Rice University researchers have developed a multiuser, multiantenna transmission scheme designed to make use of the unused portion of the UHF radio spectrum that has historically been reserved for TV broadcasts.
The researchers say the scheme combines several proven technologies that already are widely used in wireless data transmission. One technology is multiple-input, multiple-output (MIMO), a scheme that employs multiple antennae to boost data rates without the need for additional channels or transmitter power. "Imagine that the Wi-Fi access point in your home or office sends data down a 100-lane highway, but it's only one mile long," Rice graduate student Narendra Anand. "For UHF, the highway is 100 miles long but only three or four lanes wide."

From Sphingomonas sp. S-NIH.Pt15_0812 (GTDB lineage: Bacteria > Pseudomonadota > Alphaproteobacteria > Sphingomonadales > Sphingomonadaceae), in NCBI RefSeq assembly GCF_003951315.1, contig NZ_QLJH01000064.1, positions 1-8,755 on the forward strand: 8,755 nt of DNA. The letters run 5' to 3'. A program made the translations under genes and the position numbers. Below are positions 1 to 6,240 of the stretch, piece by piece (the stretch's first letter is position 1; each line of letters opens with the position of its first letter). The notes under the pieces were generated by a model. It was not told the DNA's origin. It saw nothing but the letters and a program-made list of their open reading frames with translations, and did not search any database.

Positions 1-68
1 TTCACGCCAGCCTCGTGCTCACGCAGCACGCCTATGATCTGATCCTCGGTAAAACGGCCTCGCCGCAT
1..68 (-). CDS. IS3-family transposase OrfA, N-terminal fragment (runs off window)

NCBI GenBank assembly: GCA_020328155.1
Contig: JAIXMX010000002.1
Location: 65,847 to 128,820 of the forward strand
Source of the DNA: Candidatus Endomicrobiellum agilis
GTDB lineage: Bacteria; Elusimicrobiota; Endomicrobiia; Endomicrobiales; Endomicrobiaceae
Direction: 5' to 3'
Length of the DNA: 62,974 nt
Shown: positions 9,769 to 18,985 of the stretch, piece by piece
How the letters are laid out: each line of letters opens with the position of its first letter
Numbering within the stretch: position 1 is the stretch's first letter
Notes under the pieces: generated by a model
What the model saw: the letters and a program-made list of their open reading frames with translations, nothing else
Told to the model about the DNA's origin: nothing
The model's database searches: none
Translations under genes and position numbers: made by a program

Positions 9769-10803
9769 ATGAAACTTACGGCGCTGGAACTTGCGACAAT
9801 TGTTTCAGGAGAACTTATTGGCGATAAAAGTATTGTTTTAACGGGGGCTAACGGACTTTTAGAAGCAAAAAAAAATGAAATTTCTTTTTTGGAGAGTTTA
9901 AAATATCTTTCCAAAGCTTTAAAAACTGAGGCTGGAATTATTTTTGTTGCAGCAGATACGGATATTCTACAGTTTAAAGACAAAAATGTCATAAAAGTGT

The system, which is based on the wireless open-access research platform, enabled the researchers to perform a side-by-side comparison of multiuser MIMO for UHF and for both 2.4 gigahertz and 5.8 gigahertz Wi-Fi. "Based on over-the-air experiments in a range of indoor and outdoor operating environments, we found that UHF-band multiuser MIMO compared favorably and produced high spectral efficiency as well as low-overhead wireless access," says Rice professor Edward Knightly.
The researchers presented their findings this week at ACM's MobiCom 2014 conference in Maui, HI.
From Rice University
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